This swim is in amongst a load of nettles, surely the residence of Roland and his pals, which was why I'd left the chair behind and elected to stand by the rod. Sure enough, as the light faded the rustling and scrabbling began. The local owls I had heard waking up, barn and tawny by the sound of it, must be well fed. I experienced a few 'bat bites' in between shooing the rodents away. Funny how I like bats, but detest rats, when the only difference is one letter...
Every so often I'd throw a handful of pellets out over the bait - or at least in it's general direction. Through the leaves of the stand of big old willows behind me I saw the moon, full, as if Atkinson Grimshaw had painted the scene. Full moon + barbel = kiss of death. In clear water conditions and a cool night possibly so, but it was warm and the river was more coloured than it had been on Tuesday. That day's rain having worked through the system the level was up a little too.
I glanced at my watch and there were three minutes to go until ten when I was scheduled to vacate the swim no matter what. The isotope on the rod tip moved down and back, slowly a couple of times. There was something there, but I was still going to leave at ten. Time seemed to slow right down because when I next looked at the white hands of my watch in the moonlight the big one still hadn't reached the twelve. My eyes went back to the rod in time to see the whole top section curve right round. Again I found myself hanging on to the rod, without knowing how, as something barbely tried to head downstream. I'll not describe the tussle in detail, suffice to say it had all the elements you'd expect (powerful surges for cover, ponderous plodding upstream, thrashing on the surface, and the dogged refusal to give up) of a fight with a good barbel. Once netted I realised that I had finally managed to catch two doubles in a session after many near misses.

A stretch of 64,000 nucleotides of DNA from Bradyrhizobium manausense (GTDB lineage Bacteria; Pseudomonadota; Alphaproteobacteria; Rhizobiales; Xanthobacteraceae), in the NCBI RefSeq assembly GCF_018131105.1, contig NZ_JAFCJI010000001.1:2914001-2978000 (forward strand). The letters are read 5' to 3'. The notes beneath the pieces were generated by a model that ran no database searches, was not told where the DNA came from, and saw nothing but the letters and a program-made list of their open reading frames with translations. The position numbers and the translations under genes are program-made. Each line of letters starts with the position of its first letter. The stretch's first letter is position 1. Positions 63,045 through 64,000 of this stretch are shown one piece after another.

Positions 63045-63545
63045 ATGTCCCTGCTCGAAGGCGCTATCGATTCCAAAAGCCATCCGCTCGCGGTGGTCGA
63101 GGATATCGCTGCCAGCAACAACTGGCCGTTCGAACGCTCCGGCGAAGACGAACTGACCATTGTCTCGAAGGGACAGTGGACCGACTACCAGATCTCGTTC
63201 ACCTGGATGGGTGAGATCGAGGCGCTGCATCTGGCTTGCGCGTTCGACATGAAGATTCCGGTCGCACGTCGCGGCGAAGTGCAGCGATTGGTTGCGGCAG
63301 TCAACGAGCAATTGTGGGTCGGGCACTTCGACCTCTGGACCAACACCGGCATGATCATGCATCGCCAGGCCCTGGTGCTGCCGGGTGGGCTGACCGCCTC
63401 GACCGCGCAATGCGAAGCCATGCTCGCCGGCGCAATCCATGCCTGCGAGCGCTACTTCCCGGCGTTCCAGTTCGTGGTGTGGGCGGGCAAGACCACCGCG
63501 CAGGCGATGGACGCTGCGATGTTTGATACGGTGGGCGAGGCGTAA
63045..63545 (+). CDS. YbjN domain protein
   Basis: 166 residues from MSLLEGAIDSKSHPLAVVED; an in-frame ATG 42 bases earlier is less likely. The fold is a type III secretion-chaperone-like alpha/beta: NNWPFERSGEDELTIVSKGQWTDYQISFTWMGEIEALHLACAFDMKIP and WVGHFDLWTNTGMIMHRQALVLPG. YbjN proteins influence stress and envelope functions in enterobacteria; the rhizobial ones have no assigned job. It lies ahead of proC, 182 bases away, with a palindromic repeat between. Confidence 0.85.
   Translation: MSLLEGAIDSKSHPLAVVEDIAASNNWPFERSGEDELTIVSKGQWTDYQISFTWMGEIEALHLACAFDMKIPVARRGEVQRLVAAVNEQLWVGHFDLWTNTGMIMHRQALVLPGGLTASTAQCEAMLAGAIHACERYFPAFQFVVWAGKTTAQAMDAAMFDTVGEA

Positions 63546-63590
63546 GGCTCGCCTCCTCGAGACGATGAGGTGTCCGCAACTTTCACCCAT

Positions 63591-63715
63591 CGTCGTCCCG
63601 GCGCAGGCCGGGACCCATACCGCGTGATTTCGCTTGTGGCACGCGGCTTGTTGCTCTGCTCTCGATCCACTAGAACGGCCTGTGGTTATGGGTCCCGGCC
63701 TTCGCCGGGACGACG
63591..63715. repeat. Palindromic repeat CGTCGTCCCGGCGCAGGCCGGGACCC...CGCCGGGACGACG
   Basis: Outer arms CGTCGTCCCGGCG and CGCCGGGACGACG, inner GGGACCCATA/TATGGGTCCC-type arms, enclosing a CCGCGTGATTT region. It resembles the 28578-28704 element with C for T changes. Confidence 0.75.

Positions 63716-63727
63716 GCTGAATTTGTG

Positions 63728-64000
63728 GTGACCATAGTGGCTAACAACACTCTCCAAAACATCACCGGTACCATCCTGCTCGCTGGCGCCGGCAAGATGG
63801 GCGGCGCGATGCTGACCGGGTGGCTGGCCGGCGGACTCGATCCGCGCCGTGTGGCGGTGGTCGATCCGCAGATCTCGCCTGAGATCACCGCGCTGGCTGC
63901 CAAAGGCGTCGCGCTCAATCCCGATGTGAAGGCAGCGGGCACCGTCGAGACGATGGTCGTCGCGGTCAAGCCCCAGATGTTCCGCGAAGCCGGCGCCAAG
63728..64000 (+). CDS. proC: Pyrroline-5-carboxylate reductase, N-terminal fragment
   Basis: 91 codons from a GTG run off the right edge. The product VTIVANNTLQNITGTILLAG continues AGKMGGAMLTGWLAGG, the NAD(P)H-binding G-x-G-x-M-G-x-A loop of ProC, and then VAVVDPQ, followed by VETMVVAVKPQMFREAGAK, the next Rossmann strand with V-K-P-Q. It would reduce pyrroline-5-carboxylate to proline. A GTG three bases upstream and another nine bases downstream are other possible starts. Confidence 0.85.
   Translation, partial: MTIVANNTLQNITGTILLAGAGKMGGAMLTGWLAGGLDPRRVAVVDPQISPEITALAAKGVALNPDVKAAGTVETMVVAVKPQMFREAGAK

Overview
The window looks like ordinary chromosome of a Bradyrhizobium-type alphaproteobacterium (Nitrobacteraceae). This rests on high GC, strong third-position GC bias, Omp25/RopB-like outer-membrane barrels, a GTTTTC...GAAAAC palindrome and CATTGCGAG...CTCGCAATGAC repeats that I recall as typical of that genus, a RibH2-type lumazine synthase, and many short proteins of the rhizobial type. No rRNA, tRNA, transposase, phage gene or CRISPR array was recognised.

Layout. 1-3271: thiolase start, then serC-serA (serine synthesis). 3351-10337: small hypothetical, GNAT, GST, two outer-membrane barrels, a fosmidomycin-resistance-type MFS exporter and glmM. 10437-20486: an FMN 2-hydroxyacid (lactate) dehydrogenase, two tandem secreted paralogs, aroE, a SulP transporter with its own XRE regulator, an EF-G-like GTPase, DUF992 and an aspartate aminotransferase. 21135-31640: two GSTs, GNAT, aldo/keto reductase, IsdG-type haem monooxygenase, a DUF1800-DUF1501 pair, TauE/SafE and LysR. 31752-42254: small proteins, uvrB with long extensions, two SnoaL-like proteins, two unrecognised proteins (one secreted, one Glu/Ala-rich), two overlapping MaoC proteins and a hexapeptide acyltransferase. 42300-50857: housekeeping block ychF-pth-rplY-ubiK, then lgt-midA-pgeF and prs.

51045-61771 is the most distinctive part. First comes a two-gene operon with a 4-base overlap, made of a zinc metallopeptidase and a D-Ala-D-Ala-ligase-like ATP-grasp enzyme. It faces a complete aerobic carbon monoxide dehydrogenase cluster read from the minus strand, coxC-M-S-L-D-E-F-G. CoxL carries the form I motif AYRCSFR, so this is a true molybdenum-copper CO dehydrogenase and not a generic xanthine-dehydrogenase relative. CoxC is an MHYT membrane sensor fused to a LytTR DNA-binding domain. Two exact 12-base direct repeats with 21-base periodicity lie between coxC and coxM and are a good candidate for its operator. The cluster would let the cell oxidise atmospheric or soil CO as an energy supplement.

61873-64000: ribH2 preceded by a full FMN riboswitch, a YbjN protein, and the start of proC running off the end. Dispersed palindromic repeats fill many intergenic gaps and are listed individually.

I staked the landing net to the bank and went back for the scales, sling, mat and sack. Lifting the net ashore the fish didn't look too big. Short it might have been, but it felt heavy. Sure enough my river PB from earlier hadn't lasted long and I had added a third river to my list that I have caught thirteen pounders from. The fish was sacked, checked to be upright, and left while I set up the camera. Once back out on the mat the fish was fit as a fiddle. A few self takes and I popped her in the net to make sure she was okay. No worries. Upright and trying to escape the mesh, I dropped the net cord and she glided back into the dark.
With a bit of a sweat on I thought it best to rest in the first swim for a while before trekking to my next swim. Although I didn't honestly expect a take I cast a bait in the edge while I supped a cup of flask tea and calmed down.
Half an hour later, and an hour after hooking that last fish, I was on my way to the swim where I had lost a fish on Tuesday. Unfortunately I spied an isotope wafting about on the far bank a few yards upstream, so retraced my steps some twenty yards and dropped the gear in a cosy little peg surrounded by balsam. Two baits went out, one close in and one a few yards out and upstream. The night was starting to turn cool. The rods were matted by a film of condensation, and my wooly hat was damp on top. My intention had been to stay on until two am, but an hour early I called it a night with no complaints.
Having had the satisfaction of catching a couple of decent fish doing things my way perhaps it's time to join the throng where the really big fish are supposed to live? Now the fish have lost their flabby, post-spawn condition and are in great nick I think I can safely say I've got my barbel head back on. You can always tell when that's the case - by the bucket of pellets that lives in the back of the car!